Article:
• Early African American scientist Benjamin Banneker describes a dream in which he is asked to measure the shape of the soul after death. The answer is "quincunx". Research locates his ancestry in Senegal, where the quincunx is a common religious symbol.[23]


  1. ^ Webster's Collegiate Dictionary, 10th ed., as quoted by Pajares-Ayuela (2001).
  2. ^ Fox-Davies, Arthur Charles (1915), The book of public arms : a complete encyclopædia of all royal, territorial, municipal, corporate, official, and impersonal arms, T.C. & E.C. Jack, p. 624
  3. ^ Chambers, Mike (February 27, 2001), "NVIDIA GeForce3 Preview", NV News, archived from the original on November 13, 2009.
  4. ^ Knabner, Peter; Angermann, Lutz (2003), "1.2 The Finite Difference Method", Numerical Methods for Elliptic and Parabolic Partial Differential Equations, Texts in Applied Mathematics, vol. 44, Springer-Verlag, pp. 21–29, ISBN 978-0-387-95449-3.
  5. ^ "Angkor Wat". earthobservatory.nasa.gov. 2004-12-25. Retrieved 2022-03-04.
  6. ^ Pajares-Ayuela, Paloma (2001), "The Signification — The Cosmatesque Quincunx: A Double-Cross Motif", Cosmatesque ornament: flat polychrome geometric patterns in architecture, W. W. Norton & Company, pp. 196–246, ISBN 978-0-393-73037-1.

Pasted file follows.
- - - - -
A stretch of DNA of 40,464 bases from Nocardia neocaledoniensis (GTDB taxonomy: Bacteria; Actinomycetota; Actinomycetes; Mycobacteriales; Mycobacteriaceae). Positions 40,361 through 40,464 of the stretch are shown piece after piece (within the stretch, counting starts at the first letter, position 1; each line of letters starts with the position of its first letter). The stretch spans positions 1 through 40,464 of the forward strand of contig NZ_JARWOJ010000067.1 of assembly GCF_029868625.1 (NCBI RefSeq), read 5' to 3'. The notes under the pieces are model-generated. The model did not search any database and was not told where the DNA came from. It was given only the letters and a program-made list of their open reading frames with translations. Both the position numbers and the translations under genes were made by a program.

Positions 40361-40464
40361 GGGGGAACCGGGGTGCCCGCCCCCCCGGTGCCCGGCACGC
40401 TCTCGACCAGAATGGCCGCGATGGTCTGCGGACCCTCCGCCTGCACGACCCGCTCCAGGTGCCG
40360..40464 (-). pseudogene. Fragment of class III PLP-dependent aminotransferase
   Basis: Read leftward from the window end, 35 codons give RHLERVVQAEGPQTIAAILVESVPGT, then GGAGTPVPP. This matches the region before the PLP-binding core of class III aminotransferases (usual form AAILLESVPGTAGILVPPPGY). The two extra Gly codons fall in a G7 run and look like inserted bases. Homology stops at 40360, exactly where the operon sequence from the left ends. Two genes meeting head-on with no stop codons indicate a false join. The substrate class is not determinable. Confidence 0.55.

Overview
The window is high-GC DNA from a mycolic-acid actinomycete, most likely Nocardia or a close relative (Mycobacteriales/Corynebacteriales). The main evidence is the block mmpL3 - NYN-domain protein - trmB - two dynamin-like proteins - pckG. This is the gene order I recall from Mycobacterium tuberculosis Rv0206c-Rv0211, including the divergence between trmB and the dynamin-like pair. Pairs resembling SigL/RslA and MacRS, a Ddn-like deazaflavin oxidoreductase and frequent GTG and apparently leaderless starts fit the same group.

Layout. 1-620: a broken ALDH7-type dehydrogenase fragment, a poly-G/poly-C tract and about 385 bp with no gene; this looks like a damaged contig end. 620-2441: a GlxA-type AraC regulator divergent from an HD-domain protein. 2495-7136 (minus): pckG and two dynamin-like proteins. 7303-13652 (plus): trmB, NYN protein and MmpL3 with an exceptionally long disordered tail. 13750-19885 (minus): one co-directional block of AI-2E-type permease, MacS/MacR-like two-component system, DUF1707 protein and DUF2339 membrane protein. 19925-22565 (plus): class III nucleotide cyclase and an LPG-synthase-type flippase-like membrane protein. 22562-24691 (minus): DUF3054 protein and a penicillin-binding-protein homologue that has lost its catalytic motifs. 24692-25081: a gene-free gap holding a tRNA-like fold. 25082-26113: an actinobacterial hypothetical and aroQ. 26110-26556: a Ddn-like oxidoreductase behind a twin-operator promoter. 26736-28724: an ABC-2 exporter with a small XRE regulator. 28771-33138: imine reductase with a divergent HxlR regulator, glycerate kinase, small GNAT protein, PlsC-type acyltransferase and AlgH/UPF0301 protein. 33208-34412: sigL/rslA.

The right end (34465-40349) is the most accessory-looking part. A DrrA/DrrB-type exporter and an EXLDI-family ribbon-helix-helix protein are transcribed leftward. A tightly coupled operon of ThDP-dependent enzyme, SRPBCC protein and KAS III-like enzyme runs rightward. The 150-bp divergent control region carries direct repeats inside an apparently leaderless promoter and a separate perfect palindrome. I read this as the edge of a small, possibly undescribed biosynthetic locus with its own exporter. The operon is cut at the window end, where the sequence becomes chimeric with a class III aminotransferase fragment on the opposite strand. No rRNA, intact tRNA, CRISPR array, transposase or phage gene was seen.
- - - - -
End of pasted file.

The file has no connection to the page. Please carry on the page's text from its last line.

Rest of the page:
7. ^ Gilbert, Steve (2000), Tattoo history: a source book : an anthology of historical records of tattooing throughout the world, Juno Books, p. 153, ISBN 978-1-890451-06-6.
  8. ^ a b Turner, Robert (2005), Kishkindha, Osiris Press Ltd, p. 53, ISBN 978-1-905315-05-5.
  9. ^ Daye, Douglas D. (1997), A law enforcement sourcebook of Asian crime and cultures: tactics and mindsets, CRC Press, p. 113, ISBN 978-0-8493-8116-4.
  10. ^ Vigil, James Diego (2002), A rainbow of gangs: street cultures in the mega-city, University of Texas Press, p. 115, ISBN 978-0-292-78749-0.
  11. ^ Baldayev, Danzig (2006), Russian criminal tattoo encyclopedia, Volume 3, FUEL Publishing, p. 214.
  12. ^ Sherwood, Dane; Wood, Sandy; Kovalchik, Kara (2006), The Pocket Idiot's Guide to Not So Useless Facts, Penguin, p. 48, ISBN 978-1-59257-567-1.
  13. ^ Allday, Jonathan (2000), Apollo in Perspective: Spaceflight Then and Now, CRC Press, p. 77, ISBN 9780750306454, The engines were arranged across the base of the stage in the same pattern as the dots on a number 5 domino.
  14. ^ di Milo, Brisbane (2002), "Telepathic letter to Alfred Jarry", in Clements, Cal (ed.), Pataphysica, Writers Club Press, pp. 60–68, ISBN 9780595236046. See in particular p. 62.